Supporters of case speak out for compassion and choice at the end of life
OTTAWA, ONTARIO (October 13, 2014) – Tomorrow, Tuesday, October 14, 2014, at 11 AM the BC Civil Liberties Association (BCCLA) will hold a press conference at the National Press Gallery (Ottawa) with Lee Carter and Hollis Johnson, the two lead plaintiffs in the landmark death with dignity lawsuit. The Supreme Court of Canada will hear the case on Wednesday, October 15, 2014 at 9 AM.
The BCCLA is the civil liberties watchdog responsible for launching the case.The BCCLA’s lawsuit argues that the laws are unconstitutional because they deny individuals the right to have control over choices that are fundamental to their lives and prevent unnecessary suffering. The lawsuit also claims that the laws restrict the liberty of physicians to deliver compassionate end of life care to incurably ill patients. The laws deny equality to the physically disabled by criminalizing a choice – the choice to end suffering through suicide — that is available to the able-bodied.
Grace Pastine, Litigation Director for the BCCLA said, “We are looking forward to making our case to Canada’s highest court. This has been a grueling legal battle and we are hopeful that the court will agree with us that seriously ill Canadians deserve a dignified and peaceful exit, rather than being forced to live in fear about how they will die. The federal government has no place at bedsides of seriously ill Canadians who have made firm decisions about the amount of suffering they will endure at the end of life. Now is the time for Canada’s highest court to decriminalize physician-assisted dying and give seriously ill patients the compassion and dignity they deserve.”
The BCCLA filed the case in April 2011 on behalf of Ms. Carter and Mr. Johnson, a married couple of Roberts Creek, B.C., who accompanied Lee’s 89-year-old mother, Kathleen (“Kay”) Carter, to Switzerland to peacefully end her life. Ms. Carter and Mr. Johnson have lived in the fear that they could be criminally prosecuted for helping Kay Carter. The maximum penalty for assisting suicide is 14 years imprisonment. Kay Carter suffered from spinal stenosis, a degenerative condition that confined her to a wheelchair, unable to feed herself or go to the bathroom without assistance and suffering from chronic pain.
Ms. Carter said, “My mother was a vibrant, intelligent, independent woman who lived with resolve and refused to suffer needlessly at the end of her life. I strongly believe that we are honouring my mother’s memory by asking Canada’s highest court to provide people like her the right to choose how and when to die. I am one of her seven children and I believe that my mom should never have been forced to seek a death outside of Canada – away from her home – and without all of us at her side.”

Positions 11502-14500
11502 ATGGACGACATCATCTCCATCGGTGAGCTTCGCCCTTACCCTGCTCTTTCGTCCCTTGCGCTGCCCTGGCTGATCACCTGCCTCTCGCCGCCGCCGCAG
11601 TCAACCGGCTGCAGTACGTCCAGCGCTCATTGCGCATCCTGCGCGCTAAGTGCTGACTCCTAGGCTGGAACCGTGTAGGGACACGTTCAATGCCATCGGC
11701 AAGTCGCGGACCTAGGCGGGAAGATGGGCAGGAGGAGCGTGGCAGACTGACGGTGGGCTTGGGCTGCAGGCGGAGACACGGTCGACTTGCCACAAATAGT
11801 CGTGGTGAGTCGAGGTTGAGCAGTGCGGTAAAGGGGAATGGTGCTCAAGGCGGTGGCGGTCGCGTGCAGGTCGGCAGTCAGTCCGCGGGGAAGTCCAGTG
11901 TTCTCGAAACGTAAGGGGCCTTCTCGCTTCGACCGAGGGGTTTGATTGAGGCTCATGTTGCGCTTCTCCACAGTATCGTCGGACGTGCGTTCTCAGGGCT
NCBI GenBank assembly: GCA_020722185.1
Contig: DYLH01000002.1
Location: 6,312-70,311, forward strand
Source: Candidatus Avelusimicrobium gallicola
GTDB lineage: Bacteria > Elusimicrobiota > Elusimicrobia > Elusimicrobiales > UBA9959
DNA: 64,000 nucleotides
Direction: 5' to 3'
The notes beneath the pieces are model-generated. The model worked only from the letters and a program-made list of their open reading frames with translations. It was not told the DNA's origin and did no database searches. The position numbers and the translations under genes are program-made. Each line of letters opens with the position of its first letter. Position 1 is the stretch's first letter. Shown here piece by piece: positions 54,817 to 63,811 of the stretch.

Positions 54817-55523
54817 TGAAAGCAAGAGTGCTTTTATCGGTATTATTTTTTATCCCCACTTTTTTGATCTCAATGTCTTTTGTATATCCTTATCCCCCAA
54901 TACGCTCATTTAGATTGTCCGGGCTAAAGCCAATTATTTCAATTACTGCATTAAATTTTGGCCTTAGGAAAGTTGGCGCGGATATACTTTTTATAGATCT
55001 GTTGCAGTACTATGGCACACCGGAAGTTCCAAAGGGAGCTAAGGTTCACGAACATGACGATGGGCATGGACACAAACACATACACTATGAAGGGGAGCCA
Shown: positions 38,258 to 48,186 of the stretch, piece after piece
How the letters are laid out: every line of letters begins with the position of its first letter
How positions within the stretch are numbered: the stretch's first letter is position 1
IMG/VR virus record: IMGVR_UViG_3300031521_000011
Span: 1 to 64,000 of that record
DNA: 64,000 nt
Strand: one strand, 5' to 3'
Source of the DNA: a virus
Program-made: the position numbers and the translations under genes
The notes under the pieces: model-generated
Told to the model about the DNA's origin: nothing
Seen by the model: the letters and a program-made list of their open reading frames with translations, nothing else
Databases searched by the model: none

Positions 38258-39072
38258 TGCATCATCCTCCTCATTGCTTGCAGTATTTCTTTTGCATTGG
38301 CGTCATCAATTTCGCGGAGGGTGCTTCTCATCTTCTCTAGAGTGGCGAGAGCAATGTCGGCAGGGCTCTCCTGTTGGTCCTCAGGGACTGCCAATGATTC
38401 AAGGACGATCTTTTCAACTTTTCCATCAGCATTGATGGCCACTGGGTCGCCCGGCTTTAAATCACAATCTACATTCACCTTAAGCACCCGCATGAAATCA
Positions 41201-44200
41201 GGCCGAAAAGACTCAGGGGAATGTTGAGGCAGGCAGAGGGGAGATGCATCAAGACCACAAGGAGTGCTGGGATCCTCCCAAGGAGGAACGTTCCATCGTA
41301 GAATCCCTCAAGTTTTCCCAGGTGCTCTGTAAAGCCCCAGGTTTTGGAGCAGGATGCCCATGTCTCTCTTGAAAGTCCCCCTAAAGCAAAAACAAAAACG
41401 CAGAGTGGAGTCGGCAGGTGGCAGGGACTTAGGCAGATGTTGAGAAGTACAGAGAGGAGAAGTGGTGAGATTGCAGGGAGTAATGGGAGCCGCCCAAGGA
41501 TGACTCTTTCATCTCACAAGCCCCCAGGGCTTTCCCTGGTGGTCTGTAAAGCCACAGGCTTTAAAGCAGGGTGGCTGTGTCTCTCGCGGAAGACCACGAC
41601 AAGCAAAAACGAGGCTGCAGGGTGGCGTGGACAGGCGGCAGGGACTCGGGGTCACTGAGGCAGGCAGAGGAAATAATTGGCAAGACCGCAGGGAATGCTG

Ms. Carter’s brother, Price Carter, her sister, Marie Trewalla, and Kay Carter’s sister, Val Porter, will attend the Supreme Court of Canada hearings.
Gloria Taylor, who was terminally ill with ALS, also known as Lou Gehrig’s disease was also a plaintiff in the case. Gloria died of natural causes in 2012. Anne Fomenoff, Gloria’s 86 year-old mother of Castlegar, B.C. and Patty Ferguson, Gloria’s youngest sister, of Edmonton, Alberta, travelled across the country attend the Supreme Court of Canada hearings.
Ms. Fomenoff said, “Gloria dreamed of legal change for all Canadians. She believed that those with a terminal or hopeless illness should have the option of a pain-free, peaceful and dignified death. I am so proud of my feisty, independent daughter. This case is her legacy and I can hear Gloria saying to me now, “Let’s do this, mom! It’s time to make a difference. The time is now!”
The BCCLA’s lawsuit will have far-reaching implications. The Supreme Court of Canada will determine whether the federal laws that criminalize physician assisted dying should be struck down for all Canadians and whether provinces are constitutionally entitled to enact legislation that allows for physician assisted dying, as Quebec has done.
Josh Paterson, Executive Director for the BCCLA, said, “Canadians should have the right to decide how much suffering to endure at the end of life, based on their own beliefs and values. It makes no sense that patients have a right to refuse medical treatment – like kidney dialysis – even if that choice leads to death, but it’s a crime for a doctor to help someone like Gloria Taylor die at peace, without suffering, surrounded by the comfort of family and friends.”
It has been twenty years since Canada’s highest court looked at the issue, dismissing a challenge to the law in the 1993 Sue Rodriguez case. Since that time, many countries including Belgium, Luxembourg, the Netherlands, and the states of Oregon and Washington, enacted legislation allowing assisted dying. These programs have been rigorously documented and studied, revealing that the fears about decriminalization are unfounded. A recent Ipsos Reid poll determined that 86 per cent of Canadians support the right to die for individuals who have a serious, incurable illness that result in unbearable suffering. The poll surveyed over 2,500 Canadians and is the most comprehensive survey undertaken on the public’s perception of assisted dying.
The court has scheduled one day for oral arguments in the case. The hearing will begin at 9:00 am ET on Wednesday, October 15th. The BCCLA will be the first party to argue. After the hearing, the average length of time for the court to render a judgment on an appeal is six months.
Read more about the case at https://bccla.org/our-work/death-with-dignity-case/
Photographers: The plaintiffs and family members will be available for photographs before the press conference at 10:15 AM ET on the front steps of centre block Parliament Hill.
Charlotte Kingston, BCCLA media liaison: [email protected]
Lawyers for the BCCLA, plaintiffs and family members are available for interviews regarding the case.